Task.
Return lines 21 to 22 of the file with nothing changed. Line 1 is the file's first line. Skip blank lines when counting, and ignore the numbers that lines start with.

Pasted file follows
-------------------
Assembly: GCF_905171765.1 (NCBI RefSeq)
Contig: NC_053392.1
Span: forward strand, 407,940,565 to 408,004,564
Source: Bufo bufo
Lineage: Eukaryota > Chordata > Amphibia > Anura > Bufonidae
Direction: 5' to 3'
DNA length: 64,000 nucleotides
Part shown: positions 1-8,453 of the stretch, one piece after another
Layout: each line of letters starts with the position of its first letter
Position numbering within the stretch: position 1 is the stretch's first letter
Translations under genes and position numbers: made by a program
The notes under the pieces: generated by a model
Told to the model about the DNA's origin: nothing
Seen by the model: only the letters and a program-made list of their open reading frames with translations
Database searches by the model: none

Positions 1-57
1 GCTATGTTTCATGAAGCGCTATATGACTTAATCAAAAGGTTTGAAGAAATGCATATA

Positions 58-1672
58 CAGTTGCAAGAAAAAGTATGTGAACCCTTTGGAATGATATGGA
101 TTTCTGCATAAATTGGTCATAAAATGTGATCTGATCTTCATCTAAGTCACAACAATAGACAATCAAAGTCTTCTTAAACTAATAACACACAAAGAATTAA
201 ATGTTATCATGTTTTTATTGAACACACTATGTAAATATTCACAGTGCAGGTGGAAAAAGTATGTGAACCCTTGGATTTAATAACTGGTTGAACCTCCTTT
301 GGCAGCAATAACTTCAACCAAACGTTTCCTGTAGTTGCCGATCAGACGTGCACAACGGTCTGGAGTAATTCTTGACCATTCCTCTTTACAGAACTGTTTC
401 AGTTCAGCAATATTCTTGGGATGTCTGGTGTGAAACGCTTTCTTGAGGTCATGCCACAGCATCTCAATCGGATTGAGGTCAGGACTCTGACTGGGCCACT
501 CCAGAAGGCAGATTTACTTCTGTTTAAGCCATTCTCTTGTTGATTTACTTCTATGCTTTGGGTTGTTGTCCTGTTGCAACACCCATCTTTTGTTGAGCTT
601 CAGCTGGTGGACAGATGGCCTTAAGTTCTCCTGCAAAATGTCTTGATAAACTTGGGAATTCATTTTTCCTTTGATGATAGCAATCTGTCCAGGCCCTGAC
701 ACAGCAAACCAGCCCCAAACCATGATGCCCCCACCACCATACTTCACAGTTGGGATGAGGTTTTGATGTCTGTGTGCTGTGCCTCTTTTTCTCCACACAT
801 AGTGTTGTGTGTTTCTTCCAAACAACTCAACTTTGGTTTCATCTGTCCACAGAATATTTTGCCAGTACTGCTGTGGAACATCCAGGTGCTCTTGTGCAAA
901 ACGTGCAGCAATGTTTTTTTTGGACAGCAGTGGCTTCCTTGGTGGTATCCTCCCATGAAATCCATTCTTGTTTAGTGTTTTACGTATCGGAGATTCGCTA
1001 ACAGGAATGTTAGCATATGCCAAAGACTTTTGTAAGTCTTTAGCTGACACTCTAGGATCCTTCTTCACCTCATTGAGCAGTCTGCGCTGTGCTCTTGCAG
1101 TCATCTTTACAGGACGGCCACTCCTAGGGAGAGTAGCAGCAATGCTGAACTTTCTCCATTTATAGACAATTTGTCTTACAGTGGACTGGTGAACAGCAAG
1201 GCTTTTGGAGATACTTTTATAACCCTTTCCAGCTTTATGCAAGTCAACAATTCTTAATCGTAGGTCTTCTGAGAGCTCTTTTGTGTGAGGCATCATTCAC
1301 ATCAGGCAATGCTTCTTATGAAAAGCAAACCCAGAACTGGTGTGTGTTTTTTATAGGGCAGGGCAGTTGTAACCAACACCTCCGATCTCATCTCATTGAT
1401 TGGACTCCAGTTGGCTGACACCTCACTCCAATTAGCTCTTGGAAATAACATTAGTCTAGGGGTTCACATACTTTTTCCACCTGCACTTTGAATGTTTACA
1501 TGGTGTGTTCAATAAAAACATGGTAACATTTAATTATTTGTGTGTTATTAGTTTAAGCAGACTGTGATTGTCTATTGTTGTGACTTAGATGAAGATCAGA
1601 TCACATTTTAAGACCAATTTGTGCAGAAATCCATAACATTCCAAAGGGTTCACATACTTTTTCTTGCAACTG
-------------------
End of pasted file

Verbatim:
201 ATGTTATCATGTTTTTATTGAACACACTATGTAAATATTCACAGTGCAGGTGGAAAAAGTATGTGAACCCTTGGATTTAATAACTGGTTGAACCTCCTTT
301 GGCAGCAATAACTTCAACCAAACGTTTCCTGTAGTTGCCGATCAGACGTGCACAACGGTCTGGAGTAATTCTTGACCATTCCTCTTTACAGAACTGTTTC